Make Your Living Spaces Glow with Modern Fireplaces

Today's propane fireplaces are energy-efficient and better for the environment, and they're also available in dazzling contemporary looks.

The last thing the latest propane-fueled fireplaces need is logs, simulated or otherwise.

Instead, the flames in these modern gas fireplaces dance around shiny, colored glass, synthetic river rocks, or ceramic balls.

Those flames lick higher in shallow, horizontal fireboxes equipped with long, continuous burners that allow for a smoother mix of gas and air, producing a more natural-looking flame.

"The consumer is looking for a more contemporary look," says Dana Moroz, manager of customer service for Napoleon Products, "something other than the traditional log fire."

That's not to say tradition doesn't still reign in fireplace sales. But about 20 percent of the market share has given over to what manufacturers are calling "modern" or "contemporary" fireplaces sans log sets, estimates Todd Weir, product manager for Hearth and Home Technologies, the maker of Heat & Glo and Heatilator fireplaces.

Heat & Glo's contemporary Red 40 fireplace can be accented with different media such as onyx or white pebbles, or cobalt blue, scarlet, or emerald glass.

The move to modern means you can offer more choices to your customers, whether they have a taste for tradition or a craving for the contemporary.

Consider the four trends and regulatory changes below as you help your customer decide which fireplace to buy — or whether to invest in one at all. And to start planning your next project, check out our online product directory, where you can browse fireplaces from a variety of manufacturers, sort models by efficiency level, and find related training and resources.

1. Homeowners are forgoing mantels and installing contemporary fireplaces higher on their walls. Some are opting for plain-faced, metal-free glass doors and ultra-long linear fire boxes — 40 to 60 inches wide or more and just 14 to 20 inches tall. Others are experimenting with fire boxes in geometric or round shapes. Don Kaufman, a product manager for Lennox, says fireplace manufacturers have responded to consumer demand, noting that 14 manufacturers now produce linear fireplaces in addition to their traditional units.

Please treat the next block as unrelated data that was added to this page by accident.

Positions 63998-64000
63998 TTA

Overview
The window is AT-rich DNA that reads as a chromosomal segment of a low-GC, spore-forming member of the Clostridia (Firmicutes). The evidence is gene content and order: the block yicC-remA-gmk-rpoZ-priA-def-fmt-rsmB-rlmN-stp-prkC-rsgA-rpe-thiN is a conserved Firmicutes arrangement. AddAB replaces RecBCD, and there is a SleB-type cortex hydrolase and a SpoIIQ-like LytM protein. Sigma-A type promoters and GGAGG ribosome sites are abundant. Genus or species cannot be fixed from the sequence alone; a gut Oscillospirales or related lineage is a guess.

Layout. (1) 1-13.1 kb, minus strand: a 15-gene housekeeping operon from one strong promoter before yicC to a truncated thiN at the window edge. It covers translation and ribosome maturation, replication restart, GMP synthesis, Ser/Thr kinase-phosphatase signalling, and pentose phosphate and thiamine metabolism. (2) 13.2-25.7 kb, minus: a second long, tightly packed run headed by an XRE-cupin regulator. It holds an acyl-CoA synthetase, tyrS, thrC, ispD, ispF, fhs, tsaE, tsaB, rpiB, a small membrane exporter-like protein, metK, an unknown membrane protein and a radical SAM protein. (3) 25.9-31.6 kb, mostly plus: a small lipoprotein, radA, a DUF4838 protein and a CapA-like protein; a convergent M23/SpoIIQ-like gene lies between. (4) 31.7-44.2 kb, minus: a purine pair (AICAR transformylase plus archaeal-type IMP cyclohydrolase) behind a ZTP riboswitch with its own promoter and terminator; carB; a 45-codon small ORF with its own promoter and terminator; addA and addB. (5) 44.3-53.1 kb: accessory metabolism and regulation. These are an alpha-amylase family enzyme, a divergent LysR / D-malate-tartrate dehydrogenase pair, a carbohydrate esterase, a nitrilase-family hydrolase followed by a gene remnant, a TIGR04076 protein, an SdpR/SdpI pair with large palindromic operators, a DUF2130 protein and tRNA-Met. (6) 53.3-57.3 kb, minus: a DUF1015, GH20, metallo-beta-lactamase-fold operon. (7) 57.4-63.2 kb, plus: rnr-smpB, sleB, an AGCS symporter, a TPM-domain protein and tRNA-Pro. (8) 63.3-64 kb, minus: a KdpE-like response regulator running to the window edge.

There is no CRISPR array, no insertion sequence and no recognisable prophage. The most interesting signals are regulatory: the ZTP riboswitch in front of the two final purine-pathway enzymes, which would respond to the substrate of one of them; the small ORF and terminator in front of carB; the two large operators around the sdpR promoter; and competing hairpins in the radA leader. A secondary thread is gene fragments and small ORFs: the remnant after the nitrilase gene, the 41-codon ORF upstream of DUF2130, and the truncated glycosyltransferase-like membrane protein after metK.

2. Extra-wide fire boxes and the log-free aesthetic don't require burners with individual ports. Because the flame doesn't need to mimic a burning log, a burner such as the one used in Lennox's new Infini-Flame technology can be a long, single, continuous block that produces a single, continuous flame. The result: a hotter, taller, smoother flame with minimal turbulence — both for propane and natural gas fireplace models. The update solves a previous problem with propane flames, which in some units burn smaller and more orange than gas-fueled flames. "We've never seen anything this good on propane, where it looks so close to natural gas," Kaufman says.

3. High-efficiency fireplaces are in demand. While sales of decorative units and heater-rated models are about equal, homeowners who use fireplaces for supplemental heat want energy-efficient units, says Weir, who notes, "People are aware of the cost of running a fireplace." Plus, Weir adds, some utility companies are offering hefty rebates to consumers who shut down their old wood-burning fireplaces and switch to higher-efficiency propane or natural gas models.

Choosing a propane fireplace is a smart decision for customers concerned with sustainability. Propane fireplaces heat a room more evenly and efficiently than a wood-burning fireplace. Most models qualify for green building programs, are virtually maintenance-free, don't produce ash or soot, and don't require electricity. And today's propane direct-vent fireplaces are up to 90 percent efficient, while traditional wood-burning systems are only about 15 percent efficient.

4. The popularity of outdoor fireplaces and fire pits continues to grow as demand for outdoor kitchens strengthens. "The perfect marriage is an outdoor room and a heat source," such as a propane fireplace, Moroz says. Jeb Breithaupt, a Shreveport, La., remodeler, agrees. He thinks Southern homeowners are more likely to "burn" glass outdoors and logs indoors, where traditional decor prevails. "People are OK with just seeing fire," Breithaupt notes, no matter what the medium. "The two issues are separate: First, how contemporary do you want the overall fireplace and mantel to look? And second, how do you want the fire to look?"

Fireplaces are a key application in the Propane Energy Pod, a model for new construction that treats a home's five key areas of energy use — space heating, water heating, cooking, fireplaces, and clothes drying — as parts of a whole-home energy package. Builders who use propane to fuel fireplaces as well as each of the other four Pod appliances can maximize a home's comfort, performance, and efficiency.

Propane also makes a smart choice for fueling a number of in-demand outdoor amenities, such as fire pits and patio heaters. The Propane Training Academy offers the following courses on how to create an outdoor living space that improves a home's overall comfort level and resale value:

Expanding Outdoor Living: Using Propane for Efficient and Sustainable Outdoor Living (available in print-ready PDF)

Innovations with Propane Gas for Outdoor Residential Use (available in on-demand webinar)

Make Your Living Spaces Glow with Modern Fireplaces
5 Reasons Why Construction Pros Should Drive Trucks Fueled by Propane Autogas
A Handy Tool for Battling Heating Costs


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